Over the last few weeks, we have seen women on both sides of the Atlantic speak out on high-profile health issues.
Demand for Hormone Replacement Therapy is soaring in the UK thanks to TV presenter Davina McCall’s documentaries that have highlighted the challenges women face as they go through the menopause.1 In the US, thousands of women have taken part in protests across the country to demonstrate for the protection of abortion rights after leaked documents showed that the Supreme Court had provisionally voted to overturn the landmark ruling that legalized abortion in America in 1973.2
Away from the spotlight, women are being encouraged to speak more openly about their health issues so that they can learn more about health conditions from each other and their doctors, know where to go for help and support, and feel less isolated as they deal with often harrowing conditions and events, such as endometriosis and miscarriage.
But data from the Talking Medicines PatientMetRx® platform on one particular breast cancer medicine indicate there is still a reluctance amongst postmenopausal women to discuss the specifics of their health on social media despite actively using these platforms to connect with friends, family and their broader networks on a range of other topics.
Talking Medicines AI models analyzed a slice of 11,000 social posts between 2015-2022 related to the breast cancer medicine. Results show that that only 10 percent of the posts shared by the intended patient population – post-menopausal women with hormone receptor-positive or ER negative breast cancer – used precise language to describe their situation.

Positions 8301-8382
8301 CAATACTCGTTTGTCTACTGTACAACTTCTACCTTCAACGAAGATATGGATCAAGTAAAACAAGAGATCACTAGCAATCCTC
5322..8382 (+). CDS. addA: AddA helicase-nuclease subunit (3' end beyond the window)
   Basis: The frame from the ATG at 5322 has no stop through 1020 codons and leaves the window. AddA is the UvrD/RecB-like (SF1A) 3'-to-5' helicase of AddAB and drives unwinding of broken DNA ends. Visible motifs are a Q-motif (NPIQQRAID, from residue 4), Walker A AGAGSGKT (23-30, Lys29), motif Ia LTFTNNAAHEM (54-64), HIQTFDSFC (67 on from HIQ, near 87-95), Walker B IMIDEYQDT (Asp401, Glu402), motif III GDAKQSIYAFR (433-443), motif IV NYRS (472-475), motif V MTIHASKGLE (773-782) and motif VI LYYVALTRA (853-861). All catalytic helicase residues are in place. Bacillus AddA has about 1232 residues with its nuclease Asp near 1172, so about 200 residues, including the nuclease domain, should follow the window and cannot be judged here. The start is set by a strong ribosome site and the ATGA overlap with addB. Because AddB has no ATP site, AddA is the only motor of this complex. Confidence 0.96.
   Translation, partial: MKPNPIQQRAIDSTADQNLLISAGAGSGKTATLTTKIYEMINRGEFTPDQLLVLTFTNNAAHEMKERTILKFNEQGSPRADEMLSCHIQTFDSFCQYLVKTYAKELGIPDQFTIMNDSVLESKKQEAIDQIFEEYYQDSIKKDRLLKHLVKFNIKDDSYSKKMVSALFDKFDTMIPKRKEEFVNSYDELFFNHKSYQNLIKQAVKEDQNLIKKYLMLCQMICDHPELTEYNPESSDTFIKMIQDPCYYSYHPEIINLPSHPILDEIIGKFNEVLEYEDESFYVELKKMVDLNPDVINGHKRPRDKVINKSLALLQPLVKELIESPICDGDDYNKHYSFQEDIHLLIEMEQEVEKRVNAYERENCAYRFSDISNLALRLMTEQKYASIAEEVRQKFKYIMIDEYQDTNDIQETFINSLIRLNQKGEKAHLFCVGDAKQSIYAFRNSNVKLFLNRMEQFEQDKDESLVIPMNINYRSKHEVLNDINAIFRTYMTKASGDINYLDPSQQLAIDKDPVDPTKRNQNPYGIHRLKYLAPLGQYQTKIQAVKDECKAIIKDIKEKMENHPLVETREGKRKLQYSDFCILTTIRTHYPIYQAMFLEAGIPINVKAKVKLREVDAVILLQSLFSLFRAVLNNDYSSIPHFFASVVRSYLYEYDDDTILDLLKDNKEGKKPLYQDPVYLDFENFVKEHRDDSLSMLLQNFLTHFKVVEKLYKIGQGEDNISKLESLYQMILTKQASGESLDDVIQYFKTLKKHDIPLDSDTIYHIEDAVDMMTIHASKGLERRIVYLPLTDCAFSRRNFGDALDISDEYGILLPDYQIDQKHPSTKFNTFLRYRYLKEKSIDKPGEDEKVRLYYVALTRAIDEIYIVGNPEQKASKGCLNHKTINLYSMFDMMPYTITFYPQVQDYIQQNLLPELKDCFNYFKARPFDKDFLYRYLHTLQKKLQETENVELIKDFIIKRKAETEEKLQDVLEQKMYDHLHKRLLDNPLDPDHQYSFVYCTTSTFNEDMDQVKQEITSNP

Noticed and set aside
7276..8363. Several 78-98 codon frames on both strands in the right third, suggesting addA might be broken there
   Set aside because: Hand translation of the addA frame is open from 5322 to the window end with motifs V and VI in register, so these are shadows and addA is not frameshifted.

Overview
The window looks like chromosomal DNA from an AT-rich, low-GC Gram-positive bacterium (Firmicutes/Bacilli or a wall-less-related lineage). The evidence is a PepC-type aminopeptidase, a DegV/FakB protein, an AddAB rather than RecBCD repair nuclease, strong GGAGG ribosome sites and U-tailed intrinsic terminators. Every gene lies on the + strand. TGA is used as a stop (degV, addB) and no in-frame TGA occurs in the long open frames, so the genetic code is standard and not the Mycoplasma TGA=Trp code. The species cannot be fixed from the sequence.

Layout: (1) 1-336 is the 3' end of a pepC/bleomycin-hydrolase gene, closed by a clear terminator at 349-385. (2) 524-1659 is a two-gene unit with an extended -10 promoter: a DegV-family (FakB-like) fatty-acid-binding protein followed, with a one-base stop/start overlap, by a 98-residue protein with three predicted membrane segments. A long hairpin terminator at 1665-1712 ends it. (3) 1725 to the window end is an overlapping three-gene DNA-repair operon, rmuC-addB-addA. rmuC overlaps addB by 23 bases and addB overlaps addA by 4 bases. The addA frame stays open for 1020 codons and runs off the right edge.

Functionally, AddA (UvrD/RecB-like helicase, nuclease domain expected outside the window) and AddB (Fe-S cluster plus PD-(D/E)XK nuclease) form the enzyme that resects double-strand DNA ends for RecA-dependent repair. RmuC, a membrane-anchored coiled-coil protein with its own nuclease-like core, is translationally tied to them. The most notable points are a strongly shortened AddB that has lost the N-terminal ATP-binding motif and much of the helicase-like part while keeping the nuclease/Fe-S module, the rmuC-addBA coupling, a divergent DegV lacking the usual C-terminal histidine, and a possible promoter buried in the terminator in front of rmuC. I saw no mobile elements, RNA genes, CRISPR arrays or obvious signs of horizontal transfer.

It’s a worrying trend. More detailed data from individuals collected at a population level could provide healthcare providers with the kinds of information that would enable them to adapt existing treatment pathways and even revise treatment guidelines. This could result in women receiving more appropriate care and achieving better outcomes.
As we move forward, it will be important to understand whether women’s reluctance to speak about the specifics of their illness is limited to one medicine or whether this is a broader issue. We will be looking into this in our next blog.
This article has been authored by Roma English Owen, Sales Data Analyst at Talking Medicines. Powered by PatientMetRx® data platform; copyright Talking Medicines 2022. For further information contact email@example.com.
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